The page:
But I'm not at my dreaded 100-page mark yet, and I'm enjoying writing and re-writing my first three scenes. I've got some new developments in Peyton's life that I find interesting (and stressful for her), and I'm setting up the plot and hoping the three months I spent on the three separate book arcs will pay off and lesson the 100-page cramps a little. So far, so good. I caught a potential plot pitfall early, yet the three-page outline hasn't left me feeling handcuffed either.

All I need for Christmas is a detailed road map.

___

What I'm reading: ISIS: Inside The Army of Terror.

Wednesday, December 09, 2015

Happy Book Birthday to Me!

Yesterday was the official book launch day for my second book, Paint the Town Dead. This book was incredibly difficult for me to write and for a while there, I didn’t think I'd ever finish it, but publication day finally arrived and I couldn’t be more thrilled.

Now starts a couple weeks of an intense round of promotional activities, mostly online this time around. For my first book, Fatal Brushstroke, I went on a bookstore tour with fellow Sisters in Crime member, Diane Vallere. This time I’m concentrating on online venues. I have a 14-day blog tour through Great Escapes Virtual Book Tours as well as a few posts on other blogs. Full details are on my website if you're interested.

Saturday I’m holding my launch party at Mystery Ink in Huntington Beach, CA. If you happen to be in the area, stop by.

Details: Saturday, December 12, 2015, 4 pm, Mystery Ink 8907 Warner Ave. #135, Huntington Beach, CA 92647


The first 40 attendees get one of these beauties that turn the lights on your tree into reindeer, snowmen, etc. This is the reindeer one. I have an assortment of various kinds.


Back to celebrating and working on Book 3!

Tuesday, December 08, 2015

Running late

by Rick Blechta

I’ve had a long and trying day labouring in the bowels of the graphic design Pit of Despair. A few minutes ago, with a sigh of relief, I leaned back in my chair and figured my day was over.

Alas! I’d forgotten all about good ole Type M for Murder. Yikes! It’s Tuesday and I haven’t even thought about a topic for a post, let alone written one!

Tonight is the Crime Writers of Canada and SinC annual joint holiday party (no, we don’t together and smoke wacky tobaccy, but some have been known to raise a glass or two), so there’s no time to dash off a quick post.

I will leave you with this, and I think it’s pretty cute and appropriate.


See you next week!

Monday, December 07, 2015

A Christmas Gift

By Vicki Delany

I can’t wrap up presents for all the readers of Type M and pop them in the mail, so I thought I’d share one of my favourite cookie recipes with you.

In November, I had a launch party for Rest Ye Murdered Gentlemen, the first book in my new Year Round Christmas series from Berkley Prime Crime.  Because the book is set at Christmas (what was your first clue?) I made two types of holiday cookies for the event. It was a lovely evening and the turnout was good.  There were even people I hadn’t met before!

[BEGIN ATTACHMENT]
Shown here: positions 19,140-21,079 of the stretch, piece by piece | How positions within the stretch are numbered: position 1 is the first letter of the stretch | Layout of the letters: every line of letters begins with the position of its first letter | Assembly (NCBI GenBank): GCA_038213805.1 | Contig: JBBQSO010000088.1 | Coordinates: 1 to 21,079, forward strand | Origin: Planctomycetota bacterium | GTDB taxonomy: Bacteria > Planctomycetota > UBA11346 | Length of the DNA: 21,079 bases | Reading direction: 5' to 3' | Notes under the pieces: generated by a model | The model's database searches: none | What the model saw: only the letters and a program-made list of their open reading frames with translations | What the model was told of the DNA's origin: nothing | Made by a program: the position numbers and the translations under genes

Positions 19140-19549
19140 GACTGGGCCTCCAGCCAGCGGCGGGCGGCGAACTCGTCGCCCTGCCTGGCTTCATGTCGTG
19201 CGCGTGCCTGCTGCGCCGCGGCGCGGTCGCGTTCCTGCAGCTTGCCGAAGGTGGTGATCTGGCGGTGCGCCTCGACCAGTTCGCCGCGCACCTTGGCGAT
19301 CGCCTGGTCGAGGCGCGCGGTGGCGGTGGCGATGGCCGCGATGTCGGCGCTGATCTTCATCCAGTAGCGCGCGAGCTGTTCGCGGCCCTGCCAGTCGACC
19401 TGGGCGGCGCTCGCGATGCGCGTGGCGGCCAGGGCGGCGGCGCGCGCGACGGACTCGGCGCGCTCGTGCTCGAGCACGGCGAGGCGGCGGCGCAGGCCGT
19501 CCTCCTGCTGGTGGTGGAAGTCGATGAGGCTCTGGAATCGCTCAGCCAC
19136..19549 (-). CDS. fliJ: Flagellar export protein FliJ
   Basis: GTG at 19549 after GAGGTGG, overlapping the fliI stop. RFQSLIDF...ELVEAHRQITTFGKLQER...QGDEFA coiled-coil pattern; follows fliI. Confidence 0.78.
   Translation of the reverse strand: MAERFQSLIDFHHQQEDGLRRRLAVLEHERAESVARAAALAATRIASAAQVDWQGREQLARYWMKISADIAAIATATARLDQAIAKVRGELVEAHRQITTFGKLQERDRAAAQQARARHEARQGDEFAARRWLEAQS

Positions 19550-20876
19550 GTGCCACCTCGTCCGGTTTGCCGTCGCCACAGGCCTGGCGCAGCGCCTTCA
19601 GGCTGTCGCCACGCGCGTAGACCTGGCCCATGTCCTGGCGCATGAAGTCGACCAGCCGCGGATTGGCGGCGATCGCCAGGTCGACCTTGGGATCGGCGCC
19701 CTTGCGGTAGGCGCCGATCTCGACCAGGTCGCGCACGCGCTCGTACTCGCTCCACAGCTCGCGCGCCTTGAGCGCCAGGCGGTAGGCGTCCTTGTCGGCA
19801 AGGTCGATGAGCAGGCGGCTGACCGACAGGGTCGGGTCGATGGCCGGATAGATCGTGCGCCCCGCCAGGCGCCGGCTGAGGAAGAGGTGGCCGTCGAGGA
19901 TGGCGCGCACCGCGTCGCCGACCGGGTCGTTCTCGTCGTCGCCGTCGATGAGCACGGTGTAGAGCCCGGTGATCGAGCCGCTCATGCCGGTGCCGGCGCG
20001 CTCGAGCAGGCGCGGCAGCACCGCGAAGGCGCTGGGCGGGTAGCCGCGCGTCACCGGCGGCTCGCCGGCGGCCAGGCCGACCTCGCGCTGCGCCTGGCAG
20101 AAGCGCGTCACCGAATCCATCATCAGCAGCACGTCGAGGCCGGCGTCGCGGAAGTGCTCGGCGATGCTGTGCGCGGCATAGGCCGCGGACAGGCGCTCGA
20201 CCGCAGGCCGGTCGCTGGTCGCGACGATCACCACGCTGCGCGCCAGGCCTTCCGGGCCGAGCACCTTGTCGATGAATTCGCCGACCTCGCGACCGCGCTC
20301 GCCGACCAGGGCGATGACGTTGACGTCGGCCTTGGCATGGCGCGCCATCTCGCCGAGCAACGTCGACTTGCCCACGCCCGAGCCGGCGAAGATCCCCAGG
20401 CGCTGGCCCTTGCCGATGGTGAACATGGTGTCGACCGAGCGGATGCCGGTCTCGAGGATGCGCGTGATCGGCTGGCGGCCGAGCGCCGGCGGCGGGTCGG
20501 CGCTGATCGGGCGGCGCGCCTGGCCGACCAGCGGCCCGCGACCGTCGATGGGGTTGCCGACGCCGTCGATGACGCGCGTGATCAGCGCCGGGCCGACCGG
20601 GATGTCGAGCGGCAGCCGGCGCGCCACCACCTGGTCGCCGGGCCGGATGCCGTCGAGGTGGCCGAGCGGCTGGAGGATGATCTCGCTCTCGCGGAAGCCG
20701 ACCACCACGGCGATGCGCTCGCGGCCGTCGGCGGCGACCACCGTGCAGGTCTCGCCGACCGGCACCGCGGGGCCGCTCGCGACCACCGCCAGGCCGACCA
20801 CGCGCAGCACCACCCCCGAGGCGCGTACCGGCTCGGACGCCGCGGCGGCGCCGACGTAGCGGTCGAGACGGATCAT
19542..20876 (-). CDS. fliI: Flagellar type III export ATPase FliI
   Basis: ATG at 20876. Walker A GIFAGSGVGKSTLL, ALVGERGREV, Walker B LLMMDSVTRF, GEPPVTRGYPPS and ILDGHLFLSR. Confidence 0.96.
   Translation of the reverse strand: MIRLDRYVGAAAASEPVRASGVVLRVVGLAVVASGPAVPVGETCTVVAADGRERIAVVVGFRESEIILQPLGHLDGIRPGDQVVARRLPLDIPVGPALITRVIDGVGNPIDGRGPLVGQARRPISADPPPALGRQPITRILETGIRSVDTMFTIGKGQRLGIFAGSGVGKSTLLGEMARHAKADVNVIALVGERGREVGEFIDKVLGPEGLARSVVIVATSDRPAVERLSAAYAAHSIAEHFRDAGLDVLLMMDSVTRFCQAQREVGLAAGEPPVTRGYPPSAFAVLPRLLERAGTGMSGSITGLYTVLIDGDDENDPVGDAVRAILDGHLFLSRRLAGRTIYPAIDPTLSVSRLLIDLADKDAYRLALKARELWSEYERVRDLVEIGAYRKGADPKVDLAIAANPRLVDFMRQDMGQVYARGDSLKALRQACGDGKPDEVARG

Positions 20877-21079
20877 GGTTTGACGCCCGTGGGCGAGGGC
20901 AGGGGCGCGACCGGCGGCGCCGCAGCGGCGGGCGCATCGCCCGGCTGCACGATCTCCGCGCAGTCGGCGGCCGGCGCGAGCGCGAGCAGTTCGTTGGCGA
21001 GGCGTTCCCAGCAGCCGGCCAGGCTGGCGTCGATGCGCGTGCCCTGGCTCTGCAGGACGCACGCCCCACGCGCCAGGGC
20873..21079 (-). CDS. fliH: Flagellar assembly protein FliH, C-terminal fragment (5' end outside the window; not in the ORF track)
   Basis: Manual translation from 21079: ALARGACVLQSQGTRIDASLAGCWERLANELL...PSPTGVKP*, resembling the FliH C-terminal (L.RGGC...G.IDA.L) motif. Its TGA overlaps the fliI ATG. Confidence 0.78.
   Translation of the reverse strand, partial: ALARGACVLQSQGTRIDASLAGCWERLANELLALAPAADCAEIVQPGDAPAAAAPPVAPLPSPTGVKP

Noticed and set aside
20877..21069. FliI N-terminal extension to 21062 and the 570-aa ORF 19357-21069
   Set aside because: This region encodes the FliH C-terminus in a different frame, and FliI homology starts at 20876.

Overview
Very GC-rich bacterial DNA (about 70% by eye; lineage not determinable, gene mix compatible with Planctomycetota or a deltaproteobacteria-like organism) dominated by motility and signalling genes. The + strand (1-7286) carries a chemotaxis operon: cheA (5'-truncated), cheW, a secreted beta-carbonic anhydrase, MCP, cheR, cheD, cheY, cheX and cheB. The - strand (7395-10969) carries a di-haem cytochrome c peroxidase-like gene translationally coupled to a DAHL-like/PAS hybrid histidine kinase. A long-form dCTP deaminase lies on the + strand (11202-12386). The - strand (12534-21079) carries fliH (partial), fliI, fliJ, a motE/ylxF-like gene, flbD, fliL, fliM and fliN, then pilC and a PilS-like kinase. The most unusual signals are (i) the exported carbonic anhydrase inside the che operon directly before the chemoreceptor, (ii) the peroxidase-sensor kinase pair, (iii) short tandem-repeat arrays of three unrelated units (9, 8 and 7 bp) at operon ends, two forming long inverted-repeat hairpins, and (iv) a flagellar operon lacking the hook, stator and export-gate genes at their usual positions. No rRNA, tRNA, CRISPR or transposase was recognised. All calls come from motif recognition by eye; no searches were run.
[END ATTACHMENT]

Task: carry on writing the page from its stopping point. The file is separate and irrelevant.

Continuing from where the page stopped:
Three people asked me for my cookie recipe.  I said if they bought the book, I’d send it to them. For a brief while I considered using that as a new marketing ploy, but the logistics weren’t favourable.  I don’t want to bake for every event I do, nor lug cookies around the continent. 

Here’s the recipe for my Molasses Spice Cookies.  My holiday gift to you. These cookies are quick and easy to make. They freeze well, are sturdy, and keep well. I send them to my daughter in BC every year, and they seem to survive the journey.

For those of you who aren’t bakers, but would still like to try a cookie, you’ll have a chance this week!  I’ll be at the Picton Library’s Merry Mystery Christmas party with my good friend and fellow-writer Janet Kellough, reading Christmas scenes and telling seasonal stories.  And, because it’s a Christmas party, I’m baking! Thursday December 10, 2:00. 

Vicki Delany’s Molasses spice cookies

INGREDIENTS
·         2 cups all-purpose flour
·         1 1/2 teaspoons baking soda
·         1 teaspoon ground cinnamon
·         1/2 teaspoon ground nutmeg
·         1/2 teaspoon salt
·         1 1/2 cups sugar
·         3/4 cup (6 oz) unsalted butter, room temperature
·         1 large egg
·         1/4 cup molasses
DIRECTIONS
1.       Preheat oven to 350 degrees. In a medium bowl, whisk together flour, baking soda, cinnamon, nutmeg, and salt. In a shallow bowl, place 1/2 cup sugar; set aside.
2.      With an electric mixer, beat butter and remaining cup of sugar until combined. Beat in egg and then molasses until combined. Reduce speed to low; gradually mix in dry ingredients, just until a dough forms.
3.      Pinch off and roll dough into balls, each equal to 1 tablespoon. Roll balls in reserved sugar to coat.
4.      Arrange balls on baking sheets, about 3 inches apart. Bake, one sheet at a time, until edges of cookies are just firm, 10 to 15 minutes (cookies can be baked two sheets at a time, but they will not crackle uniformly). Cool 1 minute on baking sheets; transfer to racks to cool completely.